Cubans will be allowed to travel abroad as tourists for the first time in more than 50 years, the government announced on Monday, while leaving details about the reform to be determined.
The measure is one of 313 reforms approved by the Communist Party Congress in the middle of last month.
The measure, published in a government-distributed tabloid sheet, reads: “Study a policy that allows Cubans living in the country to travel abroad as tourists.”
The document gives no further details on the travel policy or date in which it may be implemented, but makes official the decision to authorize travel as part of reforms launched by the Castro regime.
Although travel abroad is not banned outright, Cubans who want to leave need to go through numerous bureaucratic hurdles. A US$150 fee is required for an exit request, which may be denied. Travel abroad is limited to 30 days, and the paperwork authorizing foreign travel amounts to about US$400.
Under the current system, any Cuban who failed to return after 11 months could be declared a “deserter” and lose any possessions in Cuba.
Up to now, travel outside Cuba has been limited mainly to artists, academics, athletes and a small number of businesspeople.
Since the 1959 revolution, the Cuban government had given tourist exit visas mainly to workers deemed “merit-worthy,” and these individuals were given a reward of travel to former Soviet bloc nations in Eastern Europe. Since the collapse of the Soviet Union, this practice has been largely curtailed.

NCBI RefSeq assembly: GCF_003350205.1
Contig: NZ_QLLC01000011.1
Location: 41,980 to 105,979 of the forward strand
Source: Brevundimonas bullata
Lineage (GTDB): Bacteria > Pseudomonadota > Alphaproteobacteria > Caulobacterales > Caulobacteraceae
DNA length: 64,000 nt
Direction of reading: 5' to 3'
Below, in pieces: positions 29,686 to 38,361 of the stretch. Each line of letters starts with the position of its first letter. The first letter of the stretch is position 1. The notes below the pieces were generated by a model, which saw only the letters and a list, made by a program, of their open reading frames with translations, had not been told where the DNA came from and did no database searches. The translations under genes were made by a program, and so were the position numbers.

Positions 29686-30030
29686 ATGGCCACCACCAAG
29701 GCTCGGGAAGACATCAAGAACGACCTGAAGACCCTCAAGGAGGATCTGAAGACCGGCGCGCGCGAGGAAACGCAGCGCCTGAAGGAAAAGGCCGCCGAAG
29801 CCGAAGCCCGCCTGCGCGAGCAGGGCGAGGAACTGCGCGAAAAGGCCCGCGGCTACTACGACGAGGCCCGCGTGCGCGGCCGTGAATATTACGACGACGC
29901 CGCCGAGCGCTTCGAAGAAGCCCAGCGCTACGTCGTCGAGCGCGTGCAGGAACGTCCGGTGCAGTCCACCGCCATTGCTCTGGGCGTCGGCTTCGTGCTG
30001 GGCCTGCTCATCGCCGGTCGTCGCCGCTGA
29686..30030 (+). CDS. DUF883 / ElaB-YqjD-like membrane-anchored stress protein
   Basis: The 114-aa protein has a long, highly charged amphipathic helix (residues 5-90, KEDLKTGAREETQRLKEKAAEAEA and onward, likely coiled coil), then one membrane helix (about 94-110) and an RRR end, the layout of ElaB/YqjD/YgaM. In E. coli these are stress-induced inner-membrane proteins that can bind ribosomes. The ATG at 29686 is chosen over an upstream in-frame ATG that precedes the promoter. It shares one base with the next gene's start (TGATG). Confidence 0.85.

The change is part of a series of reforms sought by Cuban President Raul Castro to give a jolt to a flagging economy without abandoning socialist principles.
In other significant changes, Cubans would be allowed to buy or sell automobiles or homes, and bank loans would become more widely available.
About 90 percent of Cubans own their homes or pay modest rent to the state. Those who are homeowners pay no taxes on the property, but cannot sell the homes.
Some Cubans get around this through a home exchange called permuta, in which two homeowners agree on a swap. This has led to an underground market in which large sums of money can be exchanged for property deals.
Other reforms call for the possible liquidation of money-losing state-owned enterprises and the creation of cooperatives in some sectors to foster small private firms. Cuba is also seeking to decentralize its agricultural production, hoping to boost production as it imports 80 percent of its food.